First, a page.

For those worried over losing their jobs, it could be time to take a breath and relax. Layoffs dipped to 1.1% in June, a 15-year low after a tumultuous recession.
However, for anyone still looking for a job, the picture isn't as bright. Levels of hiring are stagnating with the recent decrease to 3.6% in June. The new figures come from the recent Job Openings and Labor Turnover survey, which Josh Zumbrun analyzed for The Wall Street Journal.
The report has presented a consistently mixed picture in recent years. On the one hand, it has shown very low layoff rates, which aligns with data showing relatively few Americans have been filing jobless claims in recent months. But it has also shown the pace of hiring into new jobs has been slow to recover. Because switching jobs is one of the key ways that American workers get raises, the report helps explain why, for so much of the economic recovery, wage gains have been hard to come by.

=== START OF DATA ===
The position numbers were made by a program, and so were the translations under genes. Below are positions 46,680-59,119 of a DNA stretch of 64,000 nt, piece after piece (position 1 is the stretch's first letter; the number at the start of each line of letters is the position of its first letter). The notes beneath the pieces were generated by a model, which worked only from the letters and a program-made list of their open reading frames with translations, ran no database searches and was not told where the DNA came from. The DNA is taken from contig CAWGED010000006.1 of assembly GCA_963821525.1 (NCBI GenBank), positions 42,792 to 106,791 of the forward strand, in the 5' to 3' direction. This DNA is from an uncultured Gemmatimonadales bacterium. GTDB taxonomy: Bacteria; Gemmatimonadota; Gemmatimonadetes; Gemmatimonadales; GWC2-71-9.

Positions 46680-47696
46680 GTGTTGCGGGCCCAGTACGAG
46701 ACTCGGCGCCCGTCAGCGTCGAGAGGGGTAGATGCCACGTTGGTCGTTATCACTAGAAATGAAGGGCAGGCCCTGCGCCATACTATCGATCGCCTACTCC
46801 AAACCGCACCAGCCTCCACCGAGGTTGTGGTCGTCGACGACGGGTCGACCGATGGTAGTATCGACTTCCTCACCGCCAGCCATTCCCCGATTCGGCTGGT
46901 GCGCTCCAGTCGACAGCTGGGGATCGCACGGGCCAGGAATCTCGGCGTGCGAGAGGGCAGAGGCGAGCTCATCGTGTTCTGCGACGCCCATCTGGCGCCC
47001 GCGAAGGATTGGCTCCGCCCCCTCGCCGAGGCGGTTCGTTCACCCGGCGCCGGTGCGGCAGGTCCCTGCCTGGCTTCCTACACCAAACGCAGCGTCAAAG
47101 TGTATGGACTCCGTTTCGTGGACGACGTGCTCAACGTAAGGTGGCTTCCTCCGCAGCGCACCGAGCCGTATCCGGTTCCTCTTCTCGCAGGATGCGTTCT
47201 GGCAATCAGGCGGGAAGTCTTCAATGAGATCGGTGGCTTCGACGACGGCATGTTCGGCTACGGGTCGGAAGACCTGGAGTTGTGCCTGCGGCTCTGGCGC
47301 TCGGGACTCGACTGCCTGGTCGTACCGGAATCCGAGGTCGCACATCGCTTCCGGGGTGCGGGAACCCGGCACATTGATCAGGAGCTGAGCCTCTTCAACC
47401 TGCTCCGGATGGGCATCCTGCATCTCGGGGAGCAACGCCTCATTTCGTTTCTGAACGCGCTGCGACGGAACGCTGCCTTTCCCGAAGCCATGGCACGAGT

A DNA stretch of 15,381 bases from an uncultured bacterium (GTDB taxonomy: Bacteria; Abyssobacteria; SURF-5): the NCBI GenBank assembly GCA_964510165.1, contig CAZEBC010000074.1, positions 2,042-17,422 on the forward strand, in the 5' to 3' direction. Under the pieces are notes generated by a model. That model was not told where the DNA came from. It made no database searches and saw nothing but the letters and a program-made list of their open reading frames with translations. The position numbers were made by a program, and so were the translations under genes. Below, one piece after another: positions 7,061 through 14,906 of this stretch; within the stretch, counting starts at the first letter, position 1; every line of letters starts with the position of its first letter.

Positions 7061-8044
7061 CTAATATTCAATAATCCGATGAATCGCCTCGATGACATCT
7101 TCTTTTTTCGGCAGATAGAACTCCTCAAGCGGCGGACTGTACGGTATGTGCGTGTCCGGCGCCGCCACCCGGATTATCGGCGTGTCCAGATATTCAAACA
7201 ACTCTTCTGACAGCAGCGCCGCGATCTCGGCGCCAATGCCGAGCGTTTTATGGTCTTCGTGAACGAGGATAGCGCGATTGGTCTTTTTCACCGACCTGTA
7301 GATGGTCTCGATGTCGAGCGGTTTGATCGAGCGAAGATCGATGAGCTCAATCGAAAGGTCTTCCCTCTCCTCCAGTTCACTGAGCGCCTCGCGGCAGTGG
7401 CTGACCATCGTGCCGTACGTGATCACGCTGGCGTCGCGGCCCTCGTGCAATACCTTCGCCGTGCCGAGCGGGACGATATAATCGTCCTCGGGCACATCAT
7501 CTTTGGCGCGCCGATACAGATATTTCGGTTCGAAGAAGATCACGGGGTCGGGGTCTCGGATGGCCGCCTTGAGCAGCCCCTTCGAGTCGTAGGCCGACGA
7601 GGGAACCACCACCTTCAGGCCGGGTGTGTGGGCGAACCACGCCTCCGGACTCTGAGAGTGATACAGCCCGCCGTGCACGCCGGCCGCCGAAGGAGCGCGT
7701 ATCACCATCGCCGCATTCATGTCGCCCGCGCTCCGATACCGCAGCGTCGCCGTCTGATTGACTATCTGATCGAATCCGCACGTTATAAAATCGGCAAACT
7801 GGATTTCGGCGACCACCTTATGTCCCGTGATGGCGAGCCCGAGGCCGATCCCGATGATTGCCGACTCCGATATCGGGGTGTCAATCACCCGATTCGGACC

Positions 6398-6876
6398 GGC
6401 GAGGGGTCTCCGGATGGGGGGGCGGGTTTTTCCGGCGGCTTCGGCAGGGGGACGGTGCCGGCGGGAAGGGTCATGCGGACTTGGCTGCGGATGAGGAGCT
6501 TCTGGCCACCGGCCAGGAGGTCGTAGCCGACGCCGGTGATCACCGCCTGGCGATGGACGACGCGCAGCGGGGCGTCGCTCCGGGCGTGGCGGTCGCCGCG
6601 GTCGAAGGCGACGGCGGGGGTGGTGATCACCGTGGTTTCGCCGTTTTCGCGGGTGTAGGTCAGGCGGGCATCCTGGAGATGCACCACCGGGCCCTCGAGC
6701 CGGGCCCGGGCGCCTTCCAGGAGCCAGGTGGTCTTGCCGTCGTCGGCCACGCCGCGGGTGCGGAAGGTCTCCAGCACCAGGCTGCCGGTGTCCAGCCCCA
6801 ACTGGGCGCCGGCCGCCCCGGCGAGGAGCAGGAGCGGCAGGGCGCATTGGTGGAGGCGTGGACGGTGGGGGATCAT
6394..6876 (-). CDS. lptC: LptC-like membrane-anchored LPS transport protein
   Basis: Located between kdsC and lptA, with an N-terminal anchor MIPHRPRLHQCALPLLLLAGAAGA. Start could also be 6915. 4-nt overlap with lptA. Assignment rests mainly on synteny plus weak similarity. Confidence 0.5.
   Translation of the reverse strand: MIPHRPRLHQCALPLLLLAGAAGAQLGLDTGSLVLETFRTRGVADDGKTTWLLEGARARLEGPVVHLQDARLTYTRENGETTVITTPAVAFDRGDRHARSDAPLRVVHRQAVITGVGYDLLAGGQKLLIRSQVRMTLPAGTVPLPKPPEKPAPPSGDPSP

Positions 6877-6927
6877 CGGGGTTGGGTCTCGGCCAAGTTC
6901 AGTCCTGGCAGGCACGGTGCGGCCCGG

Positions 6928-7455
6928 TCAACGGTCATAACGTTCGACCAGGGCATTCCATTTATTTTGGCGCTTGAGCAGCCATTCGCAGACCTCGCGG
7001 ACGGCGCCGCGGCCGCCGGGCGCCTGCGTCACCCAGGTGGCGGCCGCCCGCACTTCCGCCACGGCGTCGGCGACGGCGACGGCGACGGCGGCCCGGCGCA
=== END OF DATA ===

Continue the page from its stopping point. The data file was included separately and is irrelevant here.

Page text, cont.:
Job openings were little changed in this month’s report. Job openings have been at or near record levels in recent years, and the ratio of unemployed workers to job openings has come down.
What good is a high level of job openings if the rate of actual hiring has not yet fully recovered?